We live in the dark ages of digital media. We fantasize about the infinite possibilities and revolutionary potential of the Web, about how free information wants to be, about uploading our brain to a hard drive
—but we actually know less about the creative computing that happened in our lifetimes than some people know about incunabular broadsides and Babylonian school tablets. Forget about Ivan Sutherland’s Sketchpad —we can’t even run MacPaint. Forget about Vannevar Bush’s trails —we can’t even run The Oregon Trail. It’s as if we have some sort of cultural, corporate, and academic attention deficit disorder and mommy has sold our supply of Ritalin to Rush Limbaugh. —Nick Montfort —Condemned to Reload It: Forgetting New Media (nickm.com)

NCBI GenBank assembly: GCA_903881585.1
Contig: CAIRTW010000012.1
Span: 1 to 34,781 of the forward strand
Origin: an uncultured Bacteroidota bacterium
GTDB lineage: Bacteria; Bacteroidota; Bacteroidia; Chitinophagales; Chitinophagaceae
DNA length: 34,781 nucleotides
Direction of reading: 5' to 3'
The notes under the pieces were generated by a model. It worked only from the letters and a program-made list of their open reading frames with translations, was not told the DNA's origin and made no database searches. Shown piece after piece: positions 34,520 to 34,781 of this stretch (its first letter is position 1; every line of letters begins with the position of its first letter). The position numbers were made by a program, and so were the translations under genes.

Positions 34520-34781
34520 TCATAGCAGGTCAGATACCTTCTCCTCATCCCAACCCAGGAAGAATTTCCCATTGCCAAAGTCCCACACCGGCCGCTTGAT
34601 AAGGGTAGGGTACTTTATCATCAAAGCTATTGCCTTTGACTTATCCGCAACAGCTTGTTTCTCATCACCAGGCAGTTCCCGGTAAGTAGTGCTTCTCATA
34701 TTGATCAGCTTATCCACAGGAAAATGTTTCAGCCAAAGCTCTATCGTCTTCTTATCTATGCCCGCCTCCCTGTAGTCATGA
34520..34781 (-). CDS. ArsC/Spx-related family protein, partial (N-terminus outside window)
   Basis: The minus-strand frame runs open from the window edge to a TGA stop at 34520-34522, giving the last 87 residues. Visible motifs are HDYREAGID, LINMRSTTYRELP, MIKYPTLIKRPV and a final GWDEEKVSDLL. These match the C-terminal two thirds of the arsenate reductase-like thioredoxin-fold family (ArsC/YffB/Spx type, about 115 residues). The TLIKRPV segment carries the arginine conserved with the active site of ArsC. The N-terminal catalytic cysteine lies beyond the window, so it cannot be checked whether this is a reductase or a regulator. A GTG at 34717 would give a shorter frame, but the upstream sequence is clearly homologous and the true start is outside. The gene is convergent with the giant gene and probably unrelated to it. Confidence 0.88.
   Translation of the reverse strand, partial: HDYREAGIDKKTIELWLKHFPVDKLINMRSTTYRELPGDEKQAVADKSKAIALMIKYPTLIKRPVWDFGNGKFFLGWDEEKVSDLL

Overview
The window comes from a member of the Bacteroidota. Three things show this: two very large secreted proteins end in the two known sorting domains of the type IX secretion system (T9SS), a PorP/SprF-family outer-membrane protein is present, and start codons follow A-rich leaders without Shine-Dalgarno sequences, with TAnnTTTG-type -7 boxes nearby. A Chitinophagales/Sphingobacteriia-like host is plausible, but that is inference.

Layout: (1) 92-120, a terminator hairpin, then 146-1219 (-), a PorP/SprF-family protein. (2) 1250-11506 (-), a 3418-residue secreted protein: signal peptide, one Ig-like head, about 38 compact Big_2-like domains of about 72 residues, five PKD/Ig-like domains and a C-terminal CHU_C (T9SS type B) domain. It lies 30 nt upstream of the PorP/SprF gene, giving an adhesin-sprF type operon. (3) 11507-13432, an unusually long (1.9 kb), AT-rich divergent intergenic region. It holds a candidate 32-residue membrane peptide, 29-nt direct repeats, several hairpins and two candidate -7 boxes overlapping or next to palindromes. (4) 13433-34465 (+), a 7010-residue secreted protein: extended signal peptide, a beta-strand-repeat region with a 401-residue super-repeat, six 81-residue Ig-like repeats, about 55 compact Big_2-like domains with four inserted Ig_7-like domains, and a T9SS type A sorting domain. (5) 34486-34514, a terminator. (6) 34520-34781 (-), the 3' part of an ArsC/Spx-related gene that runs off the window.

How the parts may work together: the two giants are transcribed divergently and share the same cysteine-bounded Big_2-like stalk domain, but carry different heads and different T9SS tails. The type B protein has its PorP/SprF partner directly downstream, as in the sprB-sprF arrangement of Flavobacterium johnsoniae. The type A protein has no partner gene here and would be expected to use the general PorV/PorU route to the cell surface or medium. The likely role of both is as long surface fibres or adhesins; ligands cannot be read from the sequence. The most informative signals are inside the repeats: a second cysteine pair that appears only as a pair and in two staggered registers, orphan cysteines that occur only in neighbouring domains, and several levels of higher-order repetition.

I love this guy!
I recently had a brief conversation with our university archivists.
At the moment, their strategy for archiving electronic information is — you guessed it — printing it all out and preserving the pages. They’re paying a small fortune in printing, since the university is generating so much in terms of e-mail and other electronic data.
I asked whether they had plans to preserve the university website as it develops, or all the material curricular currently archived in the proprietary course-management software (J-Web). And with that question, I probably marked myself for future committee work.